Sunday, September 4, 2022

Failure is not an option — it’s a prerequisite

It is just the case to bother the words of President Kennedy during one of his speeches, in 1961, in front of the audience of Rice University said: "... We chose to go to the moon not because it is easy but because it is difficult...". 

Success is much harder to analyze than failure. When things go wrong in a space program, it’s usually possible to figure out the causes and resolve to avoid those things in the future. But when things go right, it’s difficult to know why. Which factors were important to the success, and which weren’t? Was the success due to skill, or just luck? If we are to learn to deal with hazardous technologies, our best bet is to look for models that manage risk successfully and see how they do it.

Yes, because contrary to what some people think, going to the Moon is complicated and it is not the same as going to space around the Earth where we have so much experience. Before t/he flight of Saturn 5 succeeded, even at the time there were many failures before and even at the time the first was unmanned. The Apollo 1 tragedy, where three astronauts died, and the two space shuttle tragedies, where many other astronauts died, taught us to take it slow because there are lives at stake.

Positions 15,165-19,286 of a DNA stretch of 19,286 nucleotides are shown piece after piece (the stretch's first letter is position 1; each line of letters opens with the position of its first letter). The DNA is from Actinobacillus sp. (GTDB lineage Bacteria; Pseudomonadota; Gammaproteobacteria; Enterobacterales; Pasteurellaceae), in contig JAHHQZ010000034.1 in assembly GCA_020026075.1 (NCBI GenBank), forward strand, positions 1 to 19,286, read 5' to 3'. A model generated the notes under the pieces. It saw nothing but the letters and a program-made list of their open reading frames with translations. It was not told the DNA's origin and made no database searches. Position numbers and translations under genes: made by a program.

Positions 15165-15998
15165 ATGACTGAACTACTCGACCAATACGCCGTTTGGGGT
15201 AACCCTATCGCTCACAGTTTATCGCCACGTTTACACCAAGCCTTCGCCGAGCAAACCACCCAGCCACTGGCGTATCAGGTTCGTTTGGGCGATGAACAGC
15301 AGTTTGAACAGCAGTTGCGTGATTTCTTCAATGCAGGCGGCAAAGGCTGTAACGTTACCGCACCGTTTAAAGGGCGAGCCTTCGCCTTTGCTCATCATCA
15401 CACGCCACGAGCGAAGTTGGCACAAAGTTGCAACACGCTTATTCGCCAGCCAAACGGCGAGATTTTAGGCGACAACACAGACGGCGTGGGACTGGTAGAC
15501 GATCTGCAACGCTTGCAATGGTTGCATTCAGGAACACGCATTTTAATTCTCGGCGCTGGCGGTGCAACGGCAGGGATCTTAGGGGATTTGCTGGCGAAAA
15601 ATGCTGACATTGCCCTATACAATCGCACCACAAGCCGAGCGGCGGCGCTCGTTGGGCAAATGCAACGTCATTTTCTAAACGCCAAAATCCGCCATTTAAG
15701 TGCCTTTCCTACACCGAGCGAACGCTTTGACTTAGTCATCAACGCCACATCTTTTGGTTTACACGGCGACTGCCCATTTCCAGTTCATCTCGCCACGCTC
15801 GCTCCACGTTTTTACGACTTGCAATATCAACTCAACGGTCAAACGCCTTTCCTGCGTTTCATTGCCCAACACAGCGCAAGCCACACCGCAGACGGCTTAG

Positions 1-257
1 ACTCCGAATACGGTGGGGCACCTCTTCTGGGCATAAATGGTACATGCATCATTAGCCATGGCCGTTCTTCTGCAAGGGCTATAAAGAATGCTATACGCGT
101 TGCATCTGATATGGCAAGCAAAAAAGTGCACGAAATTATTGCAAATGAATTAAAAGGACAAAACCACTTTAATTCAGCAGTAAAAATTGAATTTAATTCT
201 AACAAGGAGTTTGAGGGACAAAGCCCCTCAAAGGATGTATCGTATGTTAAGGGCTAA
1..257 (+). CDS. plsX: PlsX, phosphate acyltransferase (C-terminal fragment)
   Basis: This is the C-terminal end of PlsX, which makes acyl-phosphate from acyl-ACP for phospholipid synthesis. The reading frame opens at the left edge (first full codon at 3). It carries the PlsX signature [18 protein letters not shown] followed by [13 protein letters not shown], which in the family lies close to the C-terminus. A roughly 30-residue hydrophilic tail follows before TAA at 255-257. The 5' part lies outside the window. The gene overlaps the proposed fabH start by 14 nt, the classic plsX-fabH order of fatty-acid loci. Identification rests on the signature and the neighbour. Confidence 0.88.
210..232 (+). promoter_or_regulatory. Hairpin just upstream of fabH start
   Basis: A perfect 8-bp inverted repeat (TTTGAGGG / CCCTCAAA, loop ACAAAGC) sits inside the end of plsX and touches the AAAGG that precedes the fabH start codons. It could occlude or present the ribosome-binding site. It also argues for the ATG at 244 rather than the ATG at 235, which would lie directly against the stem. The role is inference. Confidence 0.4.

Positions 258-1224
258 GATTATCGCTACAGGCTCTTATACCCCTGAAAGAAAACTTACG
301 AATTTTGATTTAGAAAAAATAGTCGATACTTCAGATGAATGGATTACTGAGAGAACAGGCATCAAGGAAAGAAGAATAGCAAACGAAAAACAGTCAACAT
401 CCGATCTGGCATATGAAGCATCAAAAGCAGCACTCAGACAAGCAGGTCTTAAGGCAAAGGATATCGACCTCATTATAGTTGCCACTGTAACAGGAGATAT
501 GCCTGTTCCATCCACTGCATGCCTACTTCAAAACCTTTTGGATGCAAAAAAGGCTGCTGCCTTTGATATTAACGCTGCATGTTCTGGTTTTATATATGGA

Man is the most resilient creature ever created; we can survive anything and bounce back, no manner what the problem; bankrupts are able to pick up and make better businesses, refugees who have lost everything in conflicts are able, after a few years, to rebuilt their lives, after terrible illness we are able to get back on our feet again. We are also the most adaptable creature and can live anywhere – out in space, in the wastes of the artic, the jungles of South America, the deserts of the Sahara – anywhere!

In the '60s and '70s, unlike those who ignore the facts, it was not easy to get to the moon and today, after about 50 years, we do not want to do the same. We want to do better because this time we want to stick around. 

This is why we have designed a new rocket that must be tested first and when you test something for the first time you almost always come across unexpected events.

How many people ask, "Couldn’t you use the old rocket instead of building a new one?" the answer can only be one: "But why buy new cars? Couldn’t you use an old 500 for the trip from Los Angeles to New York?

Knowing this, failure is not an option — it’s a prerequisite.

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